Al-Suyūṭī, a Polymath of the Mamlūk Period: Proceedings of the themed day of the First Conference of the School of Mamlūk Studies (Ca’ Foscari University, Venice, June 23, 2014)
AL-SUYUTI A POLYMATH OF THE MAMLUK PERIOD – Book Sample
Introduction – AL-SUYUTI A POLYMATH OF THE MAMLUK PERIOD
This volume is a collection of several of the papers presented during the first themed day of the First Conference of the School of Mamlūk Studies (held at Ca’ Foscari University, Venice, from June 23 to June 25, 2014), devoted to Jalāl al-Dīn al-Suyūṭī (d. 911/1505). The organizers of this First Conference—Marlis Saleh, Frédéric Bauden, and myself—thought it appropriate to devote the themed day of the conference to this Egyptian polymath who is probably the best representative of encyclopaedism, a genre that was practiced extensively in his time.
The wide gamut of disciplines he dealt with was the ideal nucleus around which to gather specialists in different fields who could con-tribute to a better knowledge of his intellectual profile and, more generally, to a deeper understanding of the cultural and academic life of the last period of the Mamlūk empire.
Jalāl al-Dīn al-Suyūṭī, the most productive author of the pre-modern Islamic world and no doubt “the most controversial figure of his time,”1 had a complex personality: arrogant, presumptuous, and polemic, he was involved in controversies of various kinds with his colleagues and with the political authorities of his time as well. His enemies were numerous, and a large number of his contemporaries displayed a remarkable and overt hostility against him.
The most caustic among them, al-Sakhāwī, did not refrain from contesting his eminence as a scholar and from denigrating him and accusing him of plagiarism. Yet these tense relations with his colleagues, his overt criticism of the politi-cal authorities and, generally speaking, his unpleasant character conflicted not only with the affection showed by his pupils but also with “the aura of godliness”2 that he enjoyed during his life; this makes his personality still more intriguing.
The most visible feature of his scholarly profile is perhaps his eclecticism; indeed, he was a multifaceted intellectual and, though he declared fiqh, ḥadīth, and grammar to be his preferred sciences, the titles of his bibliography range from law to theology, from linguistics to history, including medicine and geography.
His wide-ranging scholarly output is no doubt a result of his belief that the level of scholarship had declined, even decayed. He felt that it was his mission to preserve the rich cultural heritage of the past, and knowledge in general, from widespread ignorance and from the decline in the learning standards of his time. But this belief did not cause him to retreat into the works of earlier scholars. He was first and foremost a man of the times. As such, he responded to his opponents—many of his works were written as a response to them, thus testifying to his deep involvement in debates and disputes of a political or scientific character.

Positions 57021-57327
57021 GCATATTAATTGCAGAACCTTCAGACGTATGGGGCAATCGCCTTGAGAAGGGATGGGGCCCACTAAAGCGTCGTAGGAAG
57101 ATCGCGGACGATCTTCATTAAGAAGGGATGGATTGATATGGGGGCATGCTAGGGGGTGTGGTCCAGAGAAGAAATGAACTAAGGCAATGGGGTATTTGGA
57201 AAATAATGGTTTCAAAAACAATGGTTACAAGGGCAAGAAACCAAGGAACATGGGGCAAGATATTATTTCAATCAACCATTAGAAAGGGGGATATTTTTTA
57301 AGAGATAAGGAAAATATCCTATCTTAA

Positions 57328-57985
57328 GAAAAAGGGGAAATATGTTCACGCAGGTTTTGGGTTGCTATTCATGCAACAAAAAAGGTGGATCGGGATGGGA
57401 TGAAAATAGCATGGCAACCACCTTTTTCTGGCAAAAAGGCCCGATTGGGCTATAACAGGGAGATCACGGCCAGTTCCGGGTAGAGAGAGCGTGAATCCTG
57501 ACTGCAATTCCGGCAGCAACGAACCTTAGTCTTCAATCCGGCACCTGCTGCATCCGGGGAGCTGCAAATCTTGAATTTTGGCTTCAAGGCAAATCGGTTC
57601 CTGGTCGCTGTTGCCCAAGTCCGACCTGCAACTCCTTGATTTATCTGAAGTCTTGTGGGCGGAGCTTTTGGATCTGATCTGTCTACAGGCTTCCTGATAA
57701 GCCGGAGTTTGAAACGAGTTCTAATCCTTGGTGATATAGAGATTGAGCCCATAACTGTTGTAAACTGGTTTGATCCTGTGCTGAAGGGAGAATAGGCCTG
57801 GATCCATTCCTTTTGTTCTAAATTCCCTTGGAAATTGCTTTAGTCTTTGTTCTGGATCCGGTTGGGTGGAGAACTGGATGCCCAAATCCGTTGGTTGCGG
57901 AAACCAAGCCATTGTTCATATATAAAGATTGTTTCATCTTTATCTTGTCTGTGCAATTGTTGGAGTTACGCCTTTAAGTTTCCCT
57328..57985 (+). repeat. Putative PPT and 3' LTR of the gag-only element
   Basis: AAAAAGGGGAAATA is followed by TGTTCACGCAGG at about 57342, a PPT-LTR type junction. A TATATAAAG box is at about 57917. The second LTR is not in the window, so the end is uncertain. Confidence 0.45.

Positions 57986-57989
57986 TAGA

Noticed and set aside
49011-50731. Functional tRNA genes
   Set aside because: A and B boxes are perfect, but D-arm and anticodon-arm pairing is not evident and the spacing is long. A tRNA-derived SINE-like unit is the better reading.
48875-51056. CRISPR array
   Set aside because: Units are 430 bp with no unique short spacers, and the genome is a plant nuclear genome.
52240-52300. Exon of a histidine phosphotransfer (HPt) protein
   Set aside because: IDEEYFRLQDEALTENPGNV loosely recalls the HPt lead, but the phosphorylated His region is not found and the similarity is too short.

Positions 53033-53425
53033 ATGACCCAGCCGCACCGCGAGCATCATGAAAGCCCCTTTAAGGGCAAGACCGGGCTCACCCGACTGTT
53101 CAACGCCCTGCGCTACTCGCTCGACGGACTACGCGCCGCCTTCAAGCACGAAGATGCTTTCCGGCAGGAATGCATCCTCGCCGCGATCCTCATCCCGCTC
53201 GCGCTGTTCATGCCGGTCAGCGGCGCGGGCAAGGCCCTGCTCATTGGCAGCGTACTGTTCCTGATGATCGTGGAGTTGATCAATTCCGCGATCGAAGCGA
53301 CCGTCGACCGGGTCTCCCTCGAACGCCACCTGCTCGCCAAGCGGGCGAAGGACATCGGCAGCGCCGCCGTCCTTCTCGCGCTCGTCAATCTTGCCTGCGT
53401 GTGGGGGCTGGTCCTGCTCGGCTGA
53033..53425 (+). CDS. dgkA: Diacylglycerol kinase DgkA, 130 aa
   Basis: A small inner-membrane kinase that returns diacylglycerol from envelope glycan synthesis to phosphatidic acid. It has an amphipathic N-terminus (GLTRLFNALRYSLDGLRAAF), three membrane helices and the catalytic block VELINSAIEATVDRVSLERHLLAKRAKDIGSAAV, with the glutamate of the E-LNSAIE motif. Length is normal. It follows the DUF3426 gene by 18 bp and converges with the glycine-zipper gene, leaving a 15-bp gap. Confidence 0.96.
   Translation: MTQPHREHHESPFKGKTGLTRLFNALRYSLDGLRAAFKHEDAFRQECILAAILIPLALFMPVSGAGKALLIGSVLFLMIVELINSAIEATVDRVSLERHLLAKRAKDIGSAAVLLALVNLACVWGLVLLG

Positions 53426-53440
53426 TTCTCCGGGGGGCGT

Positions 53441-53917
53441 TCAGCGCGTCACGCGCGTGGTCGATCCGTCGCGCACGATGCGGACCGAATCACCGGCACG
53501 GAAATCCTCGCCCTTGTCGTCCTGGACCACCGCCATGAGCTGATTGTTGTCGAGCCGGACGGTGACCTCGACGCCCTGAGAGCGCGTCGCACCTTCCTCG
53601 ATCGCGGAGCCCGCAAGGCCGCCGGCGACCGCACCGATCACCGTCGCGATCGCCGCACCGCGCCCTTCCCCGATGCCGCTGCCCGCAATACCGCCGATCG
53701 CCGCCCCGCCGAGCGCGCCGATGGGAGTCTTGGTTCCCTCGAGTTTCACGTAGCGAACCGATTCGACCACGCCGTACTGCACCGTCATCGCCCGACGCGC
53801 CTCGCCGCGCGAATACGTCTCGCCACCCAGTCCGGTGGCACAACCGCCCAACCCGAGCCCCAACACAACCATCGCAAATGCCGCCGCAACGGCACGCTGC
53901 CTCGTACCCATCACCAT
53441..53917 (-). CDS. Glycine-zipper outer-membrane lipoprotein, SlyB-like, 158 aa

He was also able to recognize public demand, both that of his colleagues, the ʿulamāʾ, and that of readers at large, and was ready to respond to it by producing rigorous but handy commentaries, treatises, or reference works.
Considered for a long time an author devoid of any originality and a “simple” compiler (an accusation which the bitter remarks of al-Sakhāwī played a part in), he was in fact an excellent teacher and a rigorous scholar. He had a meticu-lous and accurate working method, which manifested itself in the methodical and faithful citation of his sources and also resulted, as some essays in this volume demonstrate, in a careful and well thought out process of self-editing.
Six decades ago E.M. Sartain called for a reassessment of al-Suyūṭī’s production by specialists in the disciplines he dealt with, and for a more nuanced position on the issue of his lack of originality.3 In recent times and in a certain sense in response to her invitation, scholars have progressively changed their attitudes and started to appreciate al-Suyūṭī’s scrupulousness, honesty, and also originality. E.M. Sartain’s book, along with more recent contributions by Éric Geoffroy, Marlis Saleh, and Aaron Spevack are more than sufficient to introduce al-Suyūṭī’s life and bibliography;4 the themed day of the conference devoted to al-Suyūṭī was thus specially conceived to throw new light on specific aspects of his scholarly output, to stimulate a careful reassessment of his polymorphic, intriguing (perhaps provoking) intellectual profile, and to for-mulate a fresh appraisal of his scholarly achievements and his contribution to the intellectual life of the Mamlūk period.